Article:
Updated: Sep 6
Paula C. Deckard’s psychological horror novel is a mind twisting allegorical read told in first person narrative from the perspective of junior heart surgeon, Dr. Ellen Parker.
For mature readers and lovers of gruesome, graphic, sexual stories, this one is for you. Two words, blood and heart, appear on most pages. Everything comes back to the symbolism of the same offering a broad and deep meaning to the fine line between sanity and insanity, and the struggles between love and hate, life and death, the physical and emotional, and attachment and detachment.
I was drawn into the mind and heart of the protagonist on page one, where I was immediately smacked with the blood and heart motifs in a gory scene. I counted twelve references to heart and blood on the first page. Lots of medical terms and medical lust run through the story in the thoughts of the protagonist and her dialogue with colleagues.
In eighteen chapters, I sensed the sights, smells and sounds of New York City’s hospital Mt. Sinai, patients’ bedsides, the operating theatre, lovers’ bedrooms, bars and restaurants, and the suburbs of Connecticut. Then through numerous flashbacks I journeyed through Dr. Parker’s childhood and adolescence.
On the matters of the heart, I sensed Deckard exploring ancient Greek philosophers’ thoughts on the belief that the organ of the heart houses the strongest of human emotions and seals secret dreams and pleasures there. The evidence lies in Dr. Parker’s thoughts in Chapter 1 as she reflects on a conversation with another doctor, who is also a relative. “The anatomy of the thorax has always been my favorite. He said that each heart could be fixed, but I didn’t believe him. He said that life needed a purpose and that mine would be to heal hearts, and only this way could I mend my own. All the emotions that I’ve ever known felt crushed under the weight of a human pain…” In Chapter 8, Dr. Parker continues to hold tight to this preoccupation. “Fixing their hearts makes me visualize my own open thorax on the operating table. I see my pumping heart behind the gates, and I wonder who will ever have the power to break through them and save me.”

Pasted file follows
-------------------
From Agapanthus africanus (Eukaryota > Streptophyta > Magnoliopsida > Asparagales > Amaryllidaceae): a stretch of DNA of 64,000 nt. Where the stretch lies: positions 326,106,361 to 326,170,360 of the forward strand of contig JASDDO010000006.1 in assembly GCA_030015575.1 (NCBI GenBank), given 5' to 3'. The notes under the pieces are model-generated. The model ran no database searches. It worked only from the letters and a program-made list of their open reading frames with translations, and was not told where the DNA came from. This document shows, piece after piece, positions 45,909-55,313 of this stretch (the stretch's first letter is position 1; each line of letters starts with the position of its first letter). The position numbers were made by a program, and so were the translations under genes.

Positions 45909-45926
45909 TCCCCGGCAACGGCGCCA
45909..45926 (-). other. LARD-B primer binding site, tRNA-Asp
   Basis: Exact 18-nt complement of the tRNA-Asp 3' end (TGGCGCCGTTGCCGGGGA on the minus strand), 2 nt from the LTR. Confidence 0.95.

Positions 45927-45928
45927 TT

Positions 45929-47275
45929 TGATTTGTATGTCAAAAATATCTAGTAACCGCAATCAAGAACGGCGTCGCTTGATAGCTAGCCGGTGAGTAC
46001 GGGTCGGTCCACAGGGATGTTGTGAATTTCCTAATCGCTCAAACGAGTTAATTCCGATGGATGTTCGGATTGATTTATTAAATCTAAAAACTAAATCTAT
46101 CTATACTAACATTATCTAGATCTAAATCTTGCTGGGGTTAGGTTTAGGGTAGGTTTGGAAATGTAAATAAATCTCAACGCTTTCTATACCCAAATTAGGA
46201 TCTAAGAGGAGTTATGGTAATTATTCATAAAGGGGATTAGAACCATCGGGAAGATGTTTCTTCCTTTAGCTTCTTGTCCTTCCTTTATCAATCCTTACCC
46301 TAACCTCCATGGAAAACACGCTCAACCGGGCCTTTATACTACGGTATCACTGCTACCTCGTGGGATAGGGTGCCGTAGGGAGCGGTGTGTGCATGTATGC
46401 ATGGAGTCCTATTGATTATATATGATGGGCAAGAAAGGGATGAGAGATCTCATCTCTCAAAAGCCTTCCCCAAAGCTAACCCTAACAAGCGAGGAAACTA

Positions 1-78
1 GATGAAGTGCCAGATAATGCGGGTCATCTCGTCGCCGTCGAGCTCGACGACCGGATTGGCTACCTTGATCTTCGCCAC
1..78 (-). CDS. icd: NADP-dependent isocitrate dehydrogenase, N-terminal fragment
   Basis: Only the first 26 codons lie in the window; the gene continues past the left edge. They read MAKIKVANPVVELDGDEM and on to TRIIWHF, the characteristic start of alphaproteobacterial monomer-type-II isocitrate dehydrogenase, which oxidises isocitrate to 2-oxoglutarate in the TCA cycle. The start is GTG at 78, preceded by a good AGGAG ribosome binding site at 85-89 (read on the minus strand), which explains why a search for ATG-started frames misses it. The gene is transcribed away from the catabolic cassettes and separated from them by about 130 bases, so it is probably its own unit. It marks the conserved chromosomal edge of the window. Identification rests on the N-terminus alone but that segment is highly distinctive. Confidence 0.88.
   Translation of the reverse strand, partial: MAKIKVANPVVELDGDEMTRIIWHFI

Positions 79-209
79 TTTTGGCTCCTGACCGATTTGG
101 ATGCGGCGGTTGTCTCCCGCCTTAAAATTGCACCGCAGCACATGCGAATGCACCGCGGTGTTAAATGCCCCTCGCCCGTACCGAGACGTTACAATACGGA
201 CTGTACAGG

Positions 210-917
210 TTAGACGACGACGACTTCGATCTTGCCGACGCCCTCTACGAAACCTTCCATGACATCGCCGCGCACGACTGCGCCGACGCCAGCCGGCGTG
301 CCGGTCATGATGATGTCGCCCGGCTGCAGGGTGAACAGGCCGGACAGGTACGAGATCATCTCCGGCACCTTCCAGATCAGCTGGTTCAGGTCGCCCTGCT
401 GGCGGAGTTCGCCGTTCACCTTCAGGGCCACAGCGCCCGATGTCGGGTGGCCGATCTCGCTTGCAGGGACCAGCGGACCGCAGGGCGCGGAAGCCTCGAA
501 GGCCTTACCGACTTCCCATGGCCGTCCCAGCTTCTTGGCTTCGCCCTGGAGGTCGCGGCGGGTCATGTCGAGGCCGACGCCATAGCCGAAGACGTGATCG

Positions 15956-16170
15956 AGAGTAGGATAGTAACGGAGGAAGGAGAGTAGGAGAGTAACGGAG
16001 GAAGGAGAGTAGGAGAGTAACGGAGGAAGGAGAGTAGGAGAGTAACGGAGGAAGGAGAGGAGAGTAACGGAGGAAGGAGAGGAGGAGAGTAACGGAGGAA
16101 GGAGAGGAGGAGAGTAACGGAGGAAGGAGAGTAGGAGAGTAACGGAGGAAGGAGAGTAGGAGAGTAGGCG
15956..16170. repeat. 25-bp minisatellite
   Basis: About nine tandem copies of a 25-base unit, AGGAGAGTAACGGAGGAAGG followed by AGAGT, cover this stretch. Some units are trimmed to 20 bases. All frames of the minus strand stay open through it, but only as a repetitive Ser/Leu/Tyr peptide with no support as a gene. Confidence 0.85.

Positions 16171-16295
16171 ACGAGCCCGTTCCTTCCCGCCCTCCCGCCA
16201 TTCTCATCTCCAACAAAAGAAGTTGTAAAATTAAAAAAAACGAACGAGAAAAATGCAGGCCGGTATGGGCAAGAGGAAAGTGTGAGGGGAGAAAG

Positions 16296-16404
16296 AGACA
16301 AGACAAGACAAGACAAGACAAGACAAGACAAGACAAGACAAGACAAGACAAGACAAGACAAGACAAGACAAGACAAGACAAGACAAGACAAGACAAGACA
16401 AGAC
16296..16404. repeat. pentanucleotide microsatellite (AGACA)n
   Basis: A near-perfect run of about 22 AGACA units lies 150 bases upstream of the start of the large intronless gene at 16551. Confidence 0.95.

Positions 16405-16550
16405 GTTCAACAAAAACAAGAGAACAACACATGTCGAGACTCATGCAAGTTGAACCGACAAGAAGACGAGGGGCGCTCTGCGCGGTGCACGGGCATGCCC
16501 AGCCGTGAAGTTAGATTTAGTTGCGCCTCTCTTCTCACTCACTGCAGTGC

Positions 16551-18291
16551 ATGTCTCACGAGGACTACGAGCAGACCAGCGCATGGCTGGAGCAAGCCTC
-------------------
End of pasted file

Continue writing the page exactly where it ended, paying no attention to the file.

I identified with Dr. Parker’s humanity in the aforementioned. She is aware of her brokenness. Despite her disturbing thoughts and actions, I questioned, is she just a surgeon trying to cope with the daily pressures of holding patients’ lives in her hands? Is she on the verge of a nervous breakdown? Is she on the autism spectrum? Or is she a sociopath? Are her streams of consciousness nightmares? Delusions? Memories? Reality? Fantasy? or the results of Exhaustion?
One of Deckard’s supporting characters chooses only to see the medicine in Dr. Parker, not her poison. It’s this character's opinion that had me guessing through the end of Chapter 17 whether Dr. Parker’s benevolent side or malevolent side would win. Wanting the answer kept me turning the pages to reach the satisfying retort in Deckard’s final chapter of Heart Like A Hole. In the end, this work reminded me of Shakespeare’s idea that there are both poison and medicine in us all, “and where the worser is predominant, full soon the canker death eats” us up. (Romeo and Juliet Scene III) ☮
HEART LIKE A HOLE is available on AMAZON.